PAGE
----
World Day for Overcoming Poverty 17 October 2013: All Together in Dignity
ATD Fourth World General Delegation’s message
Just days ago, hundreds of men, women and children trying to immigrate to Europe drowned off the coast of Italy’s Lampedusa Island. They were trying to escape hunger, a way of life with no way to earn a living, schools where their children could not learn. Starting with nothing but hope, they were searching for decent lives.
Divers, sailors and island residents who tried to save people were surprised by a simple detail. Many of the children who drowned were wearing new shoes. A purchase that symbolized their parents’ longing for a future of opportunity: our children will be clothed with dignity. We shall be welcomed in this new land with our heads held high.
Yesterday, near Paris, a group of families from Eastern Europe were evicted from their makeshift homes. They too tried to escape poverty in a new land. Now they are driven to wander, once again. Just a few miles away, there are French families who must leave their run-down homes that are slated for demolition. Are they undesirable tenants because they are poor? For whatever reason, the city is sending them “somewhere” else.
But where is “somewhere”?
How many millions of people like these—struggling to live decently, raise their children, and help out their neighbors—are continually ill treated, sent away, displaced, unwanted by anyone?
The heart-wrenching tragedy of poverty should call out to us with renewed urgency. More and more people are realizing that we need to work toward a world of justice and respect for every single person. But who exactly gets to have a say in shaping that future?
Will parents in forgotten neighborhoods have a say? Doña Maria, who lives in a neglected Latin American neighborhood, says: “I’ve always done everything I could to keep my children from going hungry, but it wasn’t enough. No matter how hard we try, it is never enough when we’re alone.” Her tears are anguished because her 16-year-old daughter just left home without a word. Doña Maria and similar parents constantly lose sleep in anxiety about their children.
How about young people living in poverty — will they have a say about the future? So many of them see their world as utterly confining, with no possibility for escape. They suffer because they have no way to share their dreams, talents and new ideas. In many parts of the world, even where life is torn apart by armed conflict and chronic shortages, we see young people trying to break through the walls that box them in, volunteering to read books with smaller children, sharing the best of themselves.
Will people lacking decent work have a say? Most economies condemn people at the bottom to long-term unemployment, dangerous and humiliating working conditions, and insecure jobs. These working conditions day after day grind down people as they struggle to support their families and cope with threatening environmental challenges.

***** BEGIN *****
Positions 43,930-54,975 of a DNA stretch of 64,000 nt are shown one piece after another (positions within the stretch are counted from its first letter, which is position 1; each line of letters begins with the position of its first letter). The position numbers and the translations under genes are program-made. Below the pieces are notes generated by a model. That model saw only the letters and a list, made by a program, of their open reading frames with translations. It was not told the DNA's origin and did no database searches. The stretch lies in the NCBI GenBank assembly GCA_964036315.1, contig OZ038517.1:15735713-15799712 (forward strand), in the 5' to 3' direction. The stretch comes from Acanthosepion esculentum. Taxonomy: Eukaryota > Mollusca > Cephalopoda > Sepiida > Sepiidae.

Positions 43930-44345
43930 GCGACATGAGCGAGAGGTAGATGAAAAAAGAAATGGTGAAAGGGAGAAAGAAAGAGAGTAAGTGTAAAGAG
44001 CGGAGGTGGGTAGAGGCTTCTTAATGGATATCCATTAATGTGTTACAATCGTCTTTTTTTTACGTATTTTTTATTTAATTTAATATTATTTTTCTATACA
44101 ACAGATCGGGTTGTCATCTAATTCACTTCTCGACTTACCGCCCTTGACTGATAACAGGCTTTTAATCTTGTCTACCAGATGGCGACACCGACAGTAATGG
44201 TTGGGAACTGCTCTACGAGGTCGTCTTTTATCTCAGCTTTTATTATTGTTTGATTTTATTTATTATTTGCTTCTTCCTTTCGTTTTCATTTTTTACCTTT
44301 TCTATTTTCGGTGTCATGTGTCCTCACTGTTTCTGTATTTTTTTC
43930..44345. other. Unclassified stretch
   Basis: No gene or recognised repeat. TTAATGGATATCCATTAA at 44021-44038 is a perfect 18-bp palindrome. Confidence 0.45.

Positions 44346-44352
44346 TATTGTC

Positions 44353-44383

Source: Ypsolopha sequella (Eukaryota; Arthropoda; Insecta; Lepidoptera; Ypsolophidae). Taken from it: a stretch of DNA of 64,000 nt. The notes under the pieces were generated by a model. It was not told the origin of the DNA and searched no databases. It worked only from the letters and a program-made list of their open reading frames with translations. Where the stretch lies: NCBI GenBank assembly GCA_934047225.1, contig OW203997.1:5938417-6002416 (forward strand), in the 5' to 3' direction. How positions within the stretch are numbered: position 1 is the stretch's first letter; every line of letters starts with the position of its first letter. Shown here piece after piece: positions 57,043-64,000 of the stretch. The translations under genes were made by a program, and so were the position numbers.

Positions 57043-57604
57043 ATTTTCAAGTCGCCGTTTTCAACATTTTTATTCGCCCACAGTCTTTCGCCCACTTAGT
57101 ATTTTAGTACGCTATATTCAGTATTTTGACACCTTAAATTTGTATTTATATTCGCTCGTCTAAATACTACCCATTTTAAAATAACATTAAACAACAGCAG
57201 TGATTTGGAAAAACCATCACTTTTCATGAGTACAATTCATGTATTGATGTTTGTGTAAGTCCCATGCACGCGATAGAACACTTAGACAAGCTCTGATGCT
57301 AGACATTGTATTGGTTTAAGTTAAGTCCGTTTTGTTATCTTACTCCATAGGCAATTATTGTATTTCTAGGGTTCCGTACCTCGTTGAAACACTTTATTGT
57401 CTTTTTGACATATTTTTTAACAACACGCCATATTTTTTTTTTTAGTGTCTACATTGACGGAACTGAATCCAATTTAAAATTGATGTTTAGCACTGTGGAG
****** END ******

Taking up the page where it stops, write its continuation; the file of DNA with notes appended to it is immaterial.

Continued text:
On this October 17th, World Day for Overcoming Poverty, we must remember how important it is to move forward with the adults, young people and children who resist the violence of extreme poverty every day. Only with them will it be possible for humanity to achieve its deepest aspiration: to live in peace, recognizing the dignity of every last person.
We will unite our efforts to reach out, as we have always done, to those whose contribution the world is missing, so that their courage, hopes and intelligence can help us all find ways to come together as part of one human community.
We will unite our efforts to continue sharing knowledge among all people, leaving no one out, and to work toward schools that will soar to be worthy of all children’s minds and capacity for friendship.
We will unite our efforts to shape a people-centered and earth-friendly economic vision. We seek an economy that values each and every person’s mind and skills in decent jobs with living wages, and also protects our planet’s biodiversity and natural resources. We dream of an economy built on sharing, solidarity and fairness.
We will unite our efforts to develop opportunities for people to meet and understand one another, and to use communication tools accessible to everyone, in ways that help sustain the growing solidarity of individuals and movements that are already moving the world forward.
These are our Common Ambitions for the years 2013-2017. They are detailed in the attached document. They have been chosen — with enthusiasm and confidence —by all of ATD Fourth World’s members. These Common Ambitions are more than a strategic plan or vision statement. They are the dreams that inspire all of us — a hope that each of our members sustains that the world must and will become better than it is. Having found strength and hope amongst ourselves, we share these ambitions with you this Oct 17th. We offer them to people everywhere who dare — not only to dream but to act — to make today a better future.
With all our friendship,
Isabelle Pypaert Perrin